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Angela Davis, "Tactfulness of the Heart: Jean Genet and The Black Panthers"

"Tactfulness of the Heart: Jean Genet and The Black Panthers"
Angela Davis

[Excerpts from an unpublished speech at the Odeon seminar in Paris, organized by Albert Dichy for IMEC, May 25th, 26th and 27th, 1991.]

When Jean Genet came to the USA in spring 1970, although it was our
first meeting with him, there were many of us Black Americans who
already considered him an ally because of his play The Blacks that had
showed in New York a few years before. The Black Panther Party invited
Genet so he could help them, holding conferences in different
universities over the USA. It was a major critical stage of the black
of struggle in the USA. I was in charge of translating his speeches,
for instance at UCLA where I was teaching philosophy. A party was
arranged for him in the house of filmmaker Dalton Trumbo in Hollywood:
many stars showed up and it helped raise funds to pay the imprisoned
Panthers' lawyers. David Hilliard, a member of the Black Panther
Party, largely mentioned in Prisoner of Love, told me Genet had
arrived with worn out clothes and was asked to get a bit dressed up.
He was taken to a San Francisco shop run by a Black man so moved that
Genet came to the USA to help the Panthers, he offered him a jacket, a
pair of trousers and a shirt. I remember him, so happy to wear these
gifts, and me, so excited to meet him. I knew his writings, he was a
mythical character to me but, face to face with him, I had an almost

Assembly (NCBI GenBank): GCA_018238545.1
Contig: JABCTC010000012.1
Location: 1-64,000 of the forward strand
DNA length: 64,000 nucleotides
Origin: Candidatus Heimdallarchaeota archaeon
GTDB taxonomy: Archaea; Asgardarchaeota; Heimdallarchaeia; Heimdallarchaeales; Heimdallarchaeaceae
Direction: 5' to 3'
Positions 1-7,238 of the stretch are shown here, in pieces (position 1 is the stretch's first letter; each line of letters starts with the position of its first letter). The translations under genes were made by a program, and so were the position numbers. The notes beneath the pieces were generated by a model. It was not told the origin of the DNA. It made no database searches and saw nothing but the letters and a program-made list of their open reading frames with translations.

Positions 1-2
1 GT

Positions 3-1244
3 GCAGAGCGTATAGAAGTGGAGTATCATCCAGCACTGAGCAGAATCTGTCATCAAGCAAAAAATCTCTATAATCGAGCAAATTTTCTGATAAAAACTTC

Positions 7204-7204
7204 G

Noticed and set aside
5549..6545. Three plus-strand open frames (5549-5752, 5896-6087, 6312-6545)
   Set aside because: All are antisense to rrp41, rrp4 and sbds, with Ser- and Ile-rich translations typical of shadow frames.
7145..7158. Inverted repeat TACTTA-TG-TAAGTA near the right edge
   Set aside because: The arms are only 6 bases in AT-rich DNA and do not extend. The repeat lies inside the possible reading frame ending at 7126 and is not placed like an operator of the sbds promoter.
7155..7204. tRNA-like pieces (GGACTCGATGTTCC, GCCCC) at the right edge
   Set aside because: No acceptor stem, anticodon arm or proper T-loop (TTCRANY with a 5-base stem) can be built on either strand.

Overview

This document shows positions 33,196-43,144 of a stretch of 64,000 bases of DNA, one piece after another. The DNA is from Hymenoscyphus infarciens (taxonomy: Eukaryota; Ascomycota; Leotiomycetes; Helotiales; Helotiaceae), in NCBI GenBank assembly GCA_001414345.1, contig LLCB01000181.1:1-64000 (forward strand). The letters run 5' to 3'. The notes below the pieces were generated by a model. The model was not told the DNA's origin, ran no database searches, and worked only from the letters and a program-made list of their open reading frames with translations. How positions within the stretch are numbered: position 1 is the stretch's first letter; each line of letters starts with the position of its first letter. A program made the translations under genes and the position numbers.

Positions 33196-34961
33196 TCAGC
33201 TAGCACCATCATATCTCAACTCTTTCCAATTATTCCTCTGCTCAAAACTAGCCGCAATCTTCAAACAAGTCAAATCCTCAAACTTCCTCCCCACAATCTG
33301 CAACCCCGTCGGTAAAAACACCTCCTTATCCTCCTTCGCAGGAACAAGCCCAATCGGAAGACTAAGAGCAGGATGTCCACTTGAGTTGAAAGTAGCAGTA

motherly feeling. He was like a little boy, very kind and laughing a
lot . . .

At the time he gave his speeches, the situation was quite complicated:
there were not many White folks willing to support an organization
very wrongly described as a "terrorist" one, made up of people willing
to kill policemen, etc. At the time, I was a member of this movement
and had lost my job as a teacher in UCLA but I quashed the decision on
appeal and was reintegrated. It was very difficult to succeed in
spreading out the movement and find support for Black political
prisoners. On the campus, teachers and students alike would often
demonstrate against the war in Vietnam. For instance, there had been
a demonstration against Nixon's policy in Vietnam with ten to fifteen
thousand persons; nevertheless, two weeks later, when we tried to
arrange another demonstration to obtain the release of Bobby Seale,
Erika Huggins and the "Soledad Brothers" ( George Jackson, John
Clutchette, Fleeta Drumgo) who were in jail, we only managed to gather
two hundred persons, most of them Blacks. We just didn't succeed in
raising a great multiracial movement and thought Genet, thanks to his
fame, could help us reach White progressives.

When we advertised for his conference, the posters did not mention
that Genet would talk about the Black Panthers. We just said he would
speak and a huge crowd came to hear him because he was Jean Genet, the
great writer. He started saying he would talk about the Black Panthers
and made a very moving appeal - a very theoretically advanced one, I'd
say - about how to fight racism. Genet had made some proposals twenty
years before that we just started to develop; for instance the White
participation in the struggle against racism. After a quarter of an
hour, many members of the audience started to get upset and to whisper
and, suddenly, someone even interrupted Genet asking him to speak, at
last, of himself and his work! Genet answered: "No, I'm not here to
talk about literature or my books. I came to defend the Black Panther